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Credit growth a positive for Aussie economy

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Credit growth a positive for Aussie economy.

Rachel Smalley:
Veda's quarterly business credit demand index indicates that the Australian economy may be improving. Manuel just before we get into the index itself, why is it relevant?

Manuel Greenland:
Veda is Australia's largest credit bureau with an 85% share of consumer credit enquiries and a leading share of commercial credit enquiries. They've been in business for over 40 years and have built a huge database of credit information. Their core product is the provision of credit reports which help their clients to make decisions when extending loans. They can track demand in the economy generally by tracking how the number of loan applications is changing. Presumably the more companies and consumers are applying for loans, the greater the level of demand. So the data they collect may have some read through for the economy generally.

Rachel Smalley:
Their last report showed nearly 3% growth in credit applications in the quarter to June, which is quite positive. That is different to some of the other data around Australia at the moment isn't it?

Manuel Greenland:
Yes it is. I think that the negative view on Australia is well articulated, and every incremental fall in commodity prices only serves to confirm it, so some positive information does stick out as you rightly observe. The Reserve Bank has cut rates twice through the first half of the year and there was a positive nudge in confidence after the May Federal Budget so that may have provided some impetus to Aussie demand.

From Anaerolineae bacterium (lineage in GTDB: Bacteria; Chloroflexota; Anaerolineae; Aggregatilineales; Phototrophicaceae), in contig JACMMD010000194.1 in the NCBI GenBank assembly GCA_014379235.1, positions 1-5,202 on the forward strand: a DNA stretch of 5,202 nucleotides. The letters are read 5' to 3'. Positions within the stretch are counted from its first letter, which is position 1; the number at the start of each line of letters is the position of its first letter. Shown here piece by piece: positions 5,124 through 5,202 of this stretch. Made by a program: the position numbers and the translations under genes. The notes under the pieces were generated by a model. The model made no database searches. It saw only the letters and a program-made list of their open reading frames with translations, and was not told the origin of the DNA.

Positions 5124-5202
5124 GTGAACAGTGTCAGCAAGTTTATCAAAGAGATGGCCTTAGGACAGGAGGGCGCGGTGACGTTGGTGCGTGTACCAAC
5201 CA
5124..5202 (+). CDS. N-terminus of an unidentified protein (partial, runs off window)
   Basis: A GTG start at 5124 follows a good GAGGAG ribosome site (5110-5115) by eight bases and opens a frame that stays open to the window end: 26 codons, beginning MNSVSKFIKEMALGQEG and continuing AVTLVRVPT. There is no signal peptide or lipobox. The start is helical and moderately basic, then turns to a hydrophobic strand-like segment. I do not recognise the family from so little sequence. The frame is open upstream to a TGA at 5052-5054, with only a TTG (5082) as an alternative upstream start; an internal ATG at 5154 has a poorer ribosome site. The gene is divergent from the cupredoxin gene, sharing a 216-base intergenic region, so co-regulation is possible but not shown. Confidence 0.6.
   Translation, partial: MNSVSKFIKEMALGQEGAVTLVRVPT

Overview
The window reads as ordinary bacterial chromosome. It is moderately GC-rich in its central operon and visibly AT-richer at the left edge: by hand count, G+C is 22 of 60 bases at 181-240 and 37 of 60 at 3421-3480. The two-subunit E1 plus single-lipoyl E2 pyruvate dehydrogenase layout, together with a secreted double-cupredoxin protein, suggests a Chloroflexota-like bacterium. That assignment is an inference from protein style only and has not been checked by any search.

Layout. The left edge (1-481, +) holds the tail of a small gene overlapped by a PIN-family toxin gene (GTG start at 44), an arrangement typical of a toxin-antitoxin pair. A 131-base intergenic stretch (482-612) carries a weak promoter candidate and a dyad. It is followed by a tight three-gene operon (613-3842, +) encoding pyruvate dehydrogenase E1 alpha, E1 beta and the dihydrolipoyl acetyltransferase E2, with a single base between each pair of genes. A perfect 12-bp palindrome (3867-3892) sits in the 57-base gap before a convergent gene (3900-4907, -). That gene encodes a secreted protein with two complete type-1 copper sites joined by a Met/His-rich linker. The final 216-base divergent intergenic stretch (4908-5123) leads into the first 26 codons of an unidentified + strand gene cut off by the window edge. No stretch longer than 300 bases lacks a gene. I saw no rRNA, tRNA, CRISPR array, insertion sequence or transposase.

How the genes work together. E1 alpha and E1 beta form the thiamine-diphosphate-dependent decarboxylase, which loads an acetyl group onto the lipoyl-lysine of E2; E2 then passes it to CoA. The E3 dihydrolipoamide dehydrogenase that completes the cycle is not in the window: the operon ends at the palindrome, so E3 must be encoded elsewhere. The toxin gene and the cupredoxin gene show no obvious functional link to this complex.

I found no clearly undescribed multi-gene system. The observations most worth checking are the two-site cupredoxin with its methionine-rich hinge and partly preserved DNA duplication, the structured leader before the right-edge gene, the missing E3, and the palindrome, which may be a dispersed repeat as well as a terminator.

Rachel Smalley:
When you look at the type of loans that are growing does it support the idea that demand is growing generally?

Manuel Greenland:
Well business loan applications grew most strongly at 8.2%, driven partly by higher mortgage applications and partly by credit cards. I think to the extent that companies are choosing to buy rather than rent properties, we may actually just be seeing an expression of rising property prices rather than a true increase in demand, but the credit card growth data is definitely positive. Trade credit fell which I read negatively as it indicates lower levels of working capital so less commercial activity. Asset finance picked up to about 4% probably in response to tax breaks on lower value purchases — so companies may be using this opportunity to replace smaller items of office and plant machinery. So I think that while the headline number is positive, looking at the detail there may be some questions about the sustainability of this loan growth.

Rachel Smalley:
And regionally, are we still seeing the trend of the mining states weaker and the rest of Australia stronger?

Manuel Greenland:
Absolutely, that trend is very much in place. You have NSW up 5.5% and Victoria up 7.1%, so a very strong showing there, and then Northern Territory down 3.2% and Western Australia down 2%. So yet another indication of a weaker level of activity in states dependent on the iron ore price.

Rachel Smalley:
So overall a positive read?

Manuel Greenland:
Yes, but we think rather than investing based on a general view of Australia, it is valuable to use data like this to identify specific opportunities and risks, so we find it very useful.

 

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